In the new footage broadcast on English-language Press TV, the 43-year-old mother of two was brought from the prison to her home outside the city of Tabriz in northwestern Iran where she was shown acting out the alleged December 2005 killing, complete with an actor portraying her husband.

Ashtiani, dressed in black with a beige scarf covering her hair, described how she began an affair with another man identified as Isa Taheri. She said she gave her husband an injection that rendered him unconscious, then Taheri came to her house and electrocuted him.

Amnesty International criticized the plans for the broadcast, which was announced by Press TV earlier Friday, saying it violated international standards for a fair trial by having Ashtiani implicate herself in a crime.

Image: Sakineh Mohammadi Ashtiani and her son, Sajjad
STR  /  AP
In a state-run Press TV photo, Sakineh Mohammadi Ashtiani, left, stands with her son, Sajjad, in the courtyard of her house, in Osku, Iran. The 43-year-old mother of two was brought from the prison to her home Dec. 6 in northwestern Iran to produce a visual recount of her husband's murder, Press TV said.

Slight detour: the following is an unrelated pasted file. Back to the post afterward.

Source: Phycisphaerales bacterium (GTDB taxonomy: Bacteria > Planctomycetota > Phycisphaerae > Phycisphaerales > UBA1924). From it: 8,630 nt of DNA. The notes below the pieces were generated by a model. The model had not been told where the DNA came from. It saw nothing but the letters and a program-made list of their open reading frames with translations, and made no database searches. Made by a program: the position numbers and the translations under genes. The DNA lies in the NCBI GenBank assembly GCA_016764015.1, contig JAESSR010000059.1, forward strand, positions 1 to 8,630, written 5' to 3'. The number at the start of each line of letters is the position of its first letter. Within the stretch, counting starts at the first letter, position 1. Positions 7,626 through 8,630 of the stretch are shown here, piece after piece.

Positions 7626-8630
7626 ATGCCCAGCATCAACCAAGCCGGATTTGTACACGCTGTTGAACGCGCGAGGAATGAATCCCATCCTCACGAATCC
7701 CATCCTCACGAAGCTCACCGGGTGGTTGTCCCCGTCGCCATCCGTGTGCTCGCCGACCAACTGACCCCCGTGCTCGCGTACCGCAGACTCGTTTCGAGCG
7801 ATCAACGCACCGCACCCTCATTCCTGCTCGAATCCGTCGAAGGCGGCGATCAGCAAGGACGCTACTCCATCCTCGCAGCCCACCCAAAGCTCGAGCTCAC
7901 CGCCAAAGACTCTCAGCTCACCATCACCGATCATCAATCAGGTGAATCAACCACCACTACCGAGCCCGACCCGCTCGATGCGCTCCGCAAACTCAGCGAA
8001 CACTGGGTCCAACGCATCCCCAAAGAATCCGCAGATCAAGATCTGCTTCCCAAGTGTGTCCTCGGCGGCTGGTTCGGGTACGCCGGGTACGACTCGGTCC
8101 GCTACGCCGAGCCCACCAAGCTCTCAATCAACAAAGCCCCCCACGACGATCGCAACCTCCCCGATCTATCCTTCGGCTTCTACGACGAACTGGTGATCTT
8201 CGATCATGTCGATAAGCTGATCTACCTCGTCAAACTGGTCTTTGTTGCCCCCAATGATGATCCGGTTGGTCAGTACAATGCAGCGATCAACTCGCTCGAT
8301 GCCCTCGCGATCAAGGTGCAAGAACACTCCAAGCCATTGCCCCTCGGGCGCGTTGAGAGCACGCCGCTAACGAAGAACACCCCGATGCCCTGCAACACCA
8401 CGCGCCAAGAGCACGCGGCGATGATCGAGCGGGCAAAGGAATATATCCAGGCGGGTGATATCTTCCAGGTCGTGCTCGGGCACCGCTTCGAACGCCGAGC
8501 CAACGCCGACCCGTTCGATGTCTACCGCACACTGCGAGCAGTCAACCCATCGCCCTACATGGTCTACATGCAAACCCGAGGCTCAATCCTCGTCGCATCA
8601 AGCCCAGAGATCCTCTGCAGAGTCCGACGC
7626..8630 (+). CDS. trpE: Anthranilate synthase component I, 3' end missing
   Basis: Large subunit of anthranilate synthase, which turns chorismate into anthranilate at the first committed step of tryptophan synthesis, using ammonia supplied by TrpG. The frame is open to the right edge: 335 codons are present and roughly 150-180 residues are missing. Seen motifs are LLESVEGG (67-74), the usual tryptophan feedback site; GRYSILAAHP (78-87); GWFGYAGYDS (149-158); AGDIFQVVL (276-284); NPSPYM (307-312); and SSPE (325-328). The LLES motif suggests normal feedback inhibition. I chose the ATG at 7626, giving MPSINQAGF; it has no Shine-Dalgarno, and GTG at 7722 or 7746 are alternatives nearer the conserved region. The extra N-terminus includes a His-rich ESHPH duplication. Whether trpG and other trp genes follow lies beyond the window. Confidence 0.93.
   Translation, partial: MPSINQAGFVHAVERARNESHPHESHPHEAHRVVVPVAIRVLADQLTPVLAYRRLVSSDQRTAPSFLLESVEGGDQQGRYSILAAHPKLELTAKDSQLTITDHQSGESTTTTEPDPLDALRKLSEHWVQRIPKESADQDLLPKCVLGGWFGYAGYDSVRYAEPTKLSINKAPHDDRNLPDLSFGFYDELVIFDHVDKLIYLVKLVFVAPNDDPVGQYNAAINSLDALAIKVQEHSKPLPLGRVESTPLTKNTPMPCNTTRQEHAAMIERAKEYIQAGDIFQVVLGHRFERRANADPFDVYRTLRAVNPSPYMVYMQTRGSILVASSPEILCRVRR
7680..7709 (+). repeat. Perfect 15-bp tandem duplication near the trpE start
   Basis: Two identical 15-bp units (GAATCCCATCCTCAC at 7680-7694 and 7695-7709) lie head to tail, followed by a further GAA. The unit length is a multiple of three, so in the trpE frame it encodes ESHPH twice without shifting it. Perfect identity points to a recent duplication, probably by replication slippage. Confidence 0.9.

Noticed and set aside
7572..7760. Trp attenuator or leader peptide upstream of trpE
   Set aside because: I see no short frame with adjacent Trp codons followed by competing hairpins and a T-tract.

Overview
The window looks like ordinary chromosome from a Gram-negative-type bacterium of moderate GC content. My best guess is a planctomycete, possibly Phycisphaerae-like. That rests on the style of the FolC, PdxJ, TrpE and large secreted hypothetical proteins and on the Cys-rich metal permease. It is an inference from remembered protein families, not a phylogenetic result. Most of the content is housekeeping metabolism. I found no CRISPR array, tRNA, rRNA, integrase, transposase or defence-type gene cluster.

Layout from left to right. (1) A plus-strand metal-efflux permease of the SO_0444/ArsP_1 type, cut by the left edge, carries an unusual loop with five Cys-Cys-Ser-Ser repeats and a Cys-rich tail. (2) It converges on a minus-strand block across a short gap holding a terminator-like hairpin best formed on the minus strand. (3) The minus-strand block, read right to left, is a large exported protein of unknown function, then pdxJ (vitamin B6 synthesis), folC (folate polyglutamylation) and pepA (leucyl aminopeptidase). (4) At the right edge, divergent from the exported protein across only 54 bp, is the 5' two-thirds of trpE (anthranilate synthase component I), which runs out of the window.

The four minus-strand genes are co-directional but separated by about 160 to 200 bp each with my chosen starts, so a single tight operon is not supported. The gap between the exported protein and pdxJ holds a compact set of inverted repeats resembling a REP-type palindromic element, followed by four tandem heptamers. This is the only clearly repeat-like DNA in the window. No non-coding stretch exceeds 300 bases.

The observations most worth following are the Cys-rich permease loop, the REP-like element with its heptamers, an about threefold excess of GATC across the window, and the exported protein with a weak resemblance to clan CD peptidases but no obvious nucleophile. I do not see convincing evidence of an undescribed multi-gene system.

"If the authorities are seeking to use this 'confession' to try to construct a new case against her, for a crime that she's already been tried and sentenced for, we would condemn this in the strongest terms," Philip Luther, deputy director of Amnesty's Middle East and North Africa Program, said in a statement.

Mina Ahadi of the International Committee against Stoning (Icas) also condemned the program, telling the Guardian of London newspaper: "Press TV is acting as if it is the intelligence service of Iran. It has forced a woman to confess against herself on TV."